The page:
Hawass’s ubiquity, and his gift for gab, bred resentment among his fellow Egyptians, but the money he delivered quieted critics. Some 14.5 million visitors arrived in Egypt in 2010, many to tour the country’s historical sites. The billions they spent were vital to shoring up the country’s foreign reserves, which helped provide for such basic needs as wheat imports.
In essence, Hawass was putting bread on the table. Of course, that also involved painting a picture of Egypt that was tourist-friendly and glossed over some of the country’s brutal realities. Hawass’ Egypt was the pyramids and the pharoahs, not social, political and economic inequities on the streets of Cairo. Recruiting Western enthusiasts like assistants on his great dig, Hawass steered some of those same Westerners away from a deeper understanding of the tectonic shifts in Egyptian society that ultimately surfaced in Tahrir.

He also was never focused only on branding Egypt — he was busy branding himself as well. He mandated that the King Tut exhibition sell copies of his fedora and planned to launch an eponymous clothing line marketing shirts that his catalogue claimed, “Recall the rugged experience of excavating the ancient tombs in Egypt.”

Mubarak’s wife strongly supported Hawass, and he took the opportunity for financial gain. Hawass received $200,000 a year for serving as an Explorer-In-Residence for The National Geographic Society, which also helped arrange speaking engagements that earned him $15,000 apiece. In addition, he made an undisclosed sum from the sale of his books (each copy of “Secret Voyage: Love, Magic and Mysteries in the Realm of the Pharoah’s” sold for $4,400), as well as a reality TV show that he starred in, and his government salary. Though speculation about Hawass’s personal wealth became something of a sport among Egyptians frustrated by the Mubarak government’s lack of transparency, even those who saw him as the ultimate opportunist may be forced to accept him back into the fold if he can again funnel billions of dollars into the public purse.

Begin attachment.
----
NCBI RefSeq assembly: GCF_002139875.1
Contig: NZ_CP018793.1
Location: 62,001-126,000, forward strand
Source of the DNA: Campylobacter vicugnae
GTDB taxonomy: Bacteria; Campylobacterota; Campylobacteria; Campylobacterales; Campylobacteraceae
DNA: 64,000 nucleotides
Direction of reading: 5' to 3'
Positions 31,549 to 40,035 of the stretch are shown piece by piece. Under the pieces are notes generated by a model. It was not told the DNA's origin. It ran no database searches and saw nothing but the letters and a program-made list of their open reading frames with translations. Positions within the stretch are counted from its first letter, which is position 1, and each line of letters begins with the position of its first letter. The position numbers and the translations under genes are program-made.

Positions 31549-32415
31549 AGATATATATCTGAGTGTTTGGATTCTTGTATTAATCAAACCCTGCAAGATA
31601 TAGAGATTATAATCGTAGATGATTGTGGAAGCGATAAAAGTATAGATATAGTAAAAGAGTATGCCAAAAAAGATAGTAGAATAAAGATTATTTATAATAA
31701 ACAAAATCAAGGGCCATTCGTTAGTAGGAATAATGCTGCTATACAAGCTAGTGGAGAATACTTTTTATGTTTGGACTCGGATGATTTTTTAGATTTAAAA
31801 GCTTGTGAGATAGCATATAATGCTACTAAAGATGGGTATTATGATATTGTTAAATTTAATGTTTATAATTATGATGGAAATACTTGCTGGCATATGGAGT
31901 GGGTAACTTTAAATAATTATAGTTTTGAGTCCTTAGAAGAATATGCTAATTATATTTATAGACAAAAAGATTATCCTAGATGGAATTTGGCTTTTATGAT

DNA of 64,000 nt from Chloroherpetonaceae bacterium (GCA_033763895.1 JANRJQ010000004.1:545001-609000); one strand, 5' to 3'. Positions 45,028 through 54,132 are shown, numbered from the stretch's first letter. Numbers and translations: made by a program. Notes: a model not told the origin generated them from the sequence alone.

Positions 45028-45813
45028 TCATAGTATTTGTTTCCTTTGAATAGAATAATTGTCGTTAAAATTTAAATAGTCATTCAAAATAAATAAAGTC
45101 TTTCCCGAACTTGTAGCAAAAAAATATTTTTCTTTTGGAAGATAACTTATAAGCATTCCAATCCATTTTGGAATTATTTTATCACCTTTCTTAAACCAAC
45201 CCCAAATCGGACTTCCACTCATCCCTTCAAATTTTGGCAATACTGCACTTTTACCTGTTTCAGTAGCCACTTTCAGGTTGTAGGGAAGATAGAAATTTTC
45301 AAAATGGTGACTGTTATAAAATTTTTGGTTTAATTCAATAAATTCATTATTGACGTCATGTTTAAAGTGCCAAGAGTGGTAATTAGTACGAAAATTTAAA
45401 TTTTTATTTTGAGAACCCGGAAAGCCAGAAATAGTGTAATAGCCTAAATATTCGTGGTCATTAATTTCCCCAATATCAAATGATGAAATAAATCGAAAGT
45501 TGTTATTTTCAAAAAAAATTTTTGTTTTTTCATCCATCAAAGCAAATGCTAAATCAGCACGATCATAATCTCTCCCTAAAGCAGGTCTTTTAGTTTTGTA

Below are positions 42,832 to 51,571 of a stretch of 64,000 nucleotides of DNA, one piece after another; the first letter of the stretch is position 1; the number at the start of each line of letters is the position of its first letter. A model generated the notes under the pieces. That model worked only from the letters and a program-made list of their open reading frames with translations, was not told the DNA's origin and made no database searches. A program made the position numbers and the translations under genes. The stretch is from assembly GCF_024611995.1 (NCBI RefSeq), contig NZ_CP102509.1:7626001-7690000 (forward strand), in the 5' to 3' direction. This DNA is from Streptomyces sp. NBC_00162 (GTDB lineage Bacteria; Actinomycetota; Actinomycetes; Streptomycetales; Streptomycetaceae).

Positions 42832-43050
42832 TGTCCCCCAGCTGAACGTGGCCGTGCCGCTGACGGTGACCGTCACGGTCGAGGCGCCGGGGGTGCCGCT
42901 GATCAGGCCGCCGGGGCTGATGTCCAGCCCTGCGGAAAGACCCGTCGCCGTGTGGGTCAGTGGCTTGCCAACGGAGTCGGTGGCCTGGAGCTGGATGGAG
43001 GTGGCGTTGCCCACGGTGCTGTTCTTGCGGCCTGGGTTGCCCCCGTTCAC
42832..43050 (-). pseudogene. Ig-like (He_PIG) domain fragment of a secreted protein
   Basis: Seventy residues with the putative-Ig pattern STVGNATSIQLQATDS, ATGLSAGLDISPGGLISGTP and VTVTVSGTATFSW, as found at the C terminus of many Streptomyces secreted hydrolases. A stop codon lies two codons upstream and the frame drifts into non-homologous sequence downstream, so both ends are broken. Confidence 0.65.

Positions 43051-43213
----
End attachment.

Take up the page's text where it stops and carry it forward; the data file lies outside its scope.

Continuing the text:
“I wouldn’t be surprised if Hawass was reinstated as Minister,” says Nora Shalaby, an Egyptologist and political activist.
If Hawass makes a comeback, it will be a tribute to his charismatic tenacity and to the willingness of the new government to compromise democratic ideals in order to secure the country’s economy. Hawass’s weakness may be that he is a remnant of the old regime, but, in some ways, this is also his strength. He is an accomplished autocrat with little interest in public opinion and a demonstrated passion for showmanship. While his return would be politically unpopular, it might prove to be economically expedient.

“I’ll never stop caring about or working with Egypt’s history,” Hawass says.


Three days into the Cairo riots, as fire tore through the National Museum, thieves broke into the newly opened gift shop, stole tchotchkes and knocked over displays. Outside, smoke was billowing out of Mubarak’s party headquarters and across the city onto CNN. Rumors were spreading on Twitter: Protesters were looting the museum. Protesters were policing the museum. Police were looting the museum.

“Where is Zahi Hawass?”


Read the full article at:

Also tune into Red Ice Radio:

Robert Bauval - Tutankhamun’s DNA, Zahi Hawass Chasing Mummies & Robert’s Egypt Tour

Andrew Collins - Egypt’s Underworld, Tomb of the Birds, Cave of the Snake & Secret Excavation Rumors

Robert Bauval - Post-Revolution Egypt

Christopher Dunn - The Hidden Chamber Behind Gantenbrink’s Door & The Giza Power Plant

Andrew Collins - Giza’s Cave Underworld Update

Carmen Boulter - The Pyramid Code, Band of Peace, The Migration of the Nile & Cosmic Cycles

Carmen Boulter - Pyramid Energy, The Age of the Sphinx & The Pyramids